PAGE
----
Dracula, Greg Smith and Goldman Sachs

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always enjoy the month of October leading up to Halloween. It is not because I particularly enjoy Halloween, dressing up in costume or even Trick or Treating; no I absolutely love the classic horror films from the 1930s and 1940s. As there is not yet a Classic Horror cable channel, the month of October is usually the only month the genre is presented on TMC. So I record and re-watch them with joy all month long. My favorite of such movies are the Universal classics from the 30s and 40s; Dracula, Frankenstein, the Wolf Man and the Mummy. So between now and Halloween I will write a series of posts tying these beloved old classics as introductions into some ongoing issues of compliance and ethics.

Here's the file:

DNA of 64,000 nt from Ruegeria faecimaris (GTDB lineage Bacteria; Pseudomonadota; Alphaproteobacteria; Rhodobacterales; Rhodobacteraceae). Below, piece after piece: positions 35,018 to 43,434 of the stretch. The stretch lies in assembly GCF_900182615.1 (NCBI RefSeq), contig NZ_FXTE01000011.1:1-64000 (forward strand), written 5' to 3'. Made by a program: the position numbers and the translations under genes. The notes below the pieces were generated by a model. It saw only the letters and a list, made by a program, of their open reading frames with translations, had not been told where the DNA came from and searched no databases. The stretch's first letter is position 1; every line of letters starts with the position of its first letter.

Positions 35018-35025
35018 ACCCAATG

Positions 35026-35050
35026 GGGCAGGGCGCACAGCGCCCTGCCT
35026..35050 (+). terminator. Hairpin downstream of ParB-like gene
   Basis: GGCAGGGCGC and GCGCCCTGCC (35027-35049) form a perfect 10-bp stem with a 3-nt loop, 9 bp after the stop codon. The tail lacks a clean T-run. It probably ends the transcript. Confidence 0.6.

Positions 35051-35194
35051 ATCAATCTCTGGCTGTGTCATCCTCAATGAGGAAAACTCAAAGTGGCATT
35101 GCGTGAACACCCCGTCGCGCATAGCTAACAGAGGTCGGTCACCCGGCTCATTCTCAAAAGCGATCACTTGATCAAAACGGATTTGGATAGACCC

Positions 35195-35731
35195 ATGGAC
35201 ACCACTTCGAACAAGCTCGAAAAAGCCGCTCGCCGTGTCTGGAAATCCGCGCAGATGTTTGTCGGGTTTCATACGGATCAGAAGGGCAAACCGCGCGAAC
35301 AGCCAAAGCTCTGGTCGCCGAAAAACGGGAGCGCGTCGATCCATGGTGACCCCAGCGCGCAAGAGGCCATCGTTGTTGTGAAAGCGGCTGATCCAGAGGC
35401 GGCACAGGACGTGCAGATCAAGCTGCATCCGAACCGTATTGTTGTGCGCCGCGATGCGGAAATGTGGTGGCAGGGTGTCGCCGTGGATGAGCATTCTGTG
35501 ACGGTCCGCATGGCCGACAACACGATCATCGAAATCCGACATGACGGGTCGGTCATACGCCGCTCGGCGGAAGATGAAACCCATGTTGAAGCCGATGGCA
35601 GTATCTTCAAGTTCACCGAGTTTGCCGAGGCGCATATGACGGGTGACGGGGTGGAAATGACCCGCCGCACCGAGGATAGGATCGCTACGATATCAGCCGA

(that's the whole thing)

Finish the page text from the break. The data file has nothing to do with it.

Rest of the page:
Today we start with the first of the Universal classic movie monsters, Dracula. I could probably write several posts on the Count and his portrayal by Bela Lugosi in 1931 but I will just mention three things. First, the production values set an atmosphere that was both terrifying and compelling. The second was the performance of the leading man, Bela Lugosi, a Hungarian actor who spoke broken English at best, his delivery was perfect when he first intoned, “I am Dracula.” Finally, and here is the compliance angle, the work of Professor Van Helsig to prevent, detect and finally remedy Count Dracula before he managed to do in England what he had accomplished in Transylvania.

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